[EDITORIALS]What’s going on in the U.S.?Two North Korean defectors with masked faces testified on human rights in North Korea at a U.S. congressional hearing recently. It turns out that the Korean government was completely ignorant of the purpose of the defectors’ travel to the United States. The incident is clear evidence to support rumors that information exchange between Seoul and Washington is not smooth or efficient.
Smooth exchange of information between the two countries is essential for the security of the Korean Peninsula. It is even more so because we cannot predict in which direction the North Korean nuclear problem will develop, as both Koreas confront each other. In view of the traditional U.S.-South Korea alliance, it is time for a full and close sharing of information and cooperation. This incident shows clearly that there is a big gap in information sharing between the two countries.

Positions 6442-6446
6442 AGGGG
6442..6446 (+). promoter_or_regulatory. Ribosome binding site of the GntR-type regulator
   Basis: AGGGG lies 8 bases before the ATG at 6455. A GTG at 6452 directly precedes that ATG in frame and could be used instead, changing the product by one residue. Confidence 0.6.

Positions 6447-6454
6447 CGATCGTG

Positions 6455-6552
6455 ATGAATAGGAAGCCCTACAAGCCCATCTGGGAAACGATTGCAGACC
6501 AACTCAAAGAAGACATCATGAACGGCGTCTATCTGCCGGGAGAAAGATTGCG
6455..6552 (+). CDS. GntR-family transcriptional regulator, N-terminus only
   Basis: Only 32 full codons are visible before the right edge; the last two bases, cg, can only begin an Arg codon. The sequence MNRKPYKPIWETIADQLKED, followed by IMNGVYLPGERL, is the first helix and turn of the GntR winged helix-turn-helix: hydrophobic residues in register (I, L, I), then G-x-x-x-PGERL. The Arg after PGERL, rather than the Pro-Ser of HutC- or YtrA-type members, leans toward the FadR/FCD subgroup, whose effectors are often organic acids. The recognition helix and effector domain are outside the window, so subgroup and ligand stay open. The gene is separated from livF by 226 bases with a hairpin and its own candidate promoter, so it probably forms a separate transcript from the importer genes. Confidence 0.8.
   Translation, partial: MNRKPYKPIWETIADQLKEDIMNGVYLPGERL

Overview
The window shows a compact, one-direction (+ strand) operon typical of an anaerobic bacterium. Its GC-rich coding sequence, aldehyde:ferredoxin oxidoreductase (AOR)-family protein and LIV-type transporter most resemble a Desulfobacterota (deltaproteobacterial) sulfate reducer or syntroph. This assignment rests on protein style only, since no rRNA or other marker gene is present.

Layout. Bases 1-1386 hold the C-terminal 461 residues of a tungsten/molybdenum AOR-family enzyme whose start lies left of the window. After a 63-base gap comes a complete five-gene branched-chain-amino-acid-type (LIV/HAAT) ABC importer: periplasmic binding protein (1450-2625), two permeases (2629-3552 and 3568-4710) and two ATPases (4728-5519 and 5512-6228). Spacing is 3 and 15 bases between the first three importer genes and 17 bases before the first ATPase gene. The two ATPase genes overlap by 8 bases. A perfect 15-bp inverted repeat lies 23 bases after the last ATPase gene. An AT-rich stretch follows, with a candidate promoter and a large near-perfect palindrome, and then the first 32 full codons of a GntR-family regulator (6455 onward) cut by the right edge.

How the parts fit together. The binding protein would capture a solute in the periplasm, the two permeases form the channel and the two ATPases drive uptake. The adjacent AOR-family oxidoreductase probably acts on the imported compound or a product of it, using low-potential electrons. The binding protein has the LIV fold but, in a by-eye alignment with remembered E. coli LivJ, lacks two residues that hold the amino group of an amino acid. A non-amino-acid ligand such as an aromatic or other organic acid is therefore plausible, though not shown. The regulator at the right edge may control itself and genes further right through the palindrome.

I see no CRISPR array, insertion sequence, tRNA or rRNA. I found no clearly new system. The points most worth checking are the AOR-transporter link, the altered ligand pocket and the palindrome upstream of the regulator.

It offends against international courtesy that the American government did not request cooperation or notify our side of its plan to invite North Korean defectors under our care to testify at the Senate hearing. The question is why the American government behaved as if it ignores the Korean government. This is what we wonder, and what worries us most. If the United States acted in this way because it could not trust the Korean government, as some here speculate, this is a big problem.
That there is more than baseless anxiety to such speculation is also sensed in the different treatment Washington gave to the leaders of two countries who visited the United States a month apart. Japan’s prime minister was invited to be present at a top-secret briefing by the director of the Central Intelligence Agency, but the Korean president was not.
The government must find out why there is a crack between the two countries. President Roh Moo-hyun made an effort to restore American confidence during his recent U.S. visit. If the structural problem that hinders smooth exchange of information between the United States and South Korea is on our side, the government must solve it. Insufficient information cooperation from the United States will greatly endanger our national security.